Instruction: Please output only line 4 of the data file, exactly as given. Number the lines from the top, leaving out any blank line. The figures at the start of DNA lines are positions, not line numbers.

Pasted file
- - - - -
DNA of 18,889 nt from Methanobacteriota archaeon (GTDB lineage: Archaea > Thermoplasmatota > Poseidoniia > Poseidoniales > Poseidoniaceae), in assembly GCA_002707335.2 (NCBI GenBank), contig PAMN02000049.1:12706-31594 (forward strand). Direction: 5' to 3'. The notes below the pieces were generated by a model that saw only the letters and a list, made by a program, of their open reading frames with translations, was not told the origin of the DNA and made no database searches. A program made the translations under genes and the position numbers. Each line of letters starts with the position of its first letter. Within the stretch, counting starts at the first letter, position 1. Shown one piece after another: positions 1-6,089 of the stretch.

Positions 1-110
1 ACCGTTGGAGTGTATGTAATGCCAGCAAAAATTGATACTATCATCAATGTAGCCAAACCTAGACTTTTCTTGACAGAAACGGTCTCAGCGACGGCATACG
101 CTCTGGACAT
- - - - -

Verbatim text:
101 CTCTGGACAT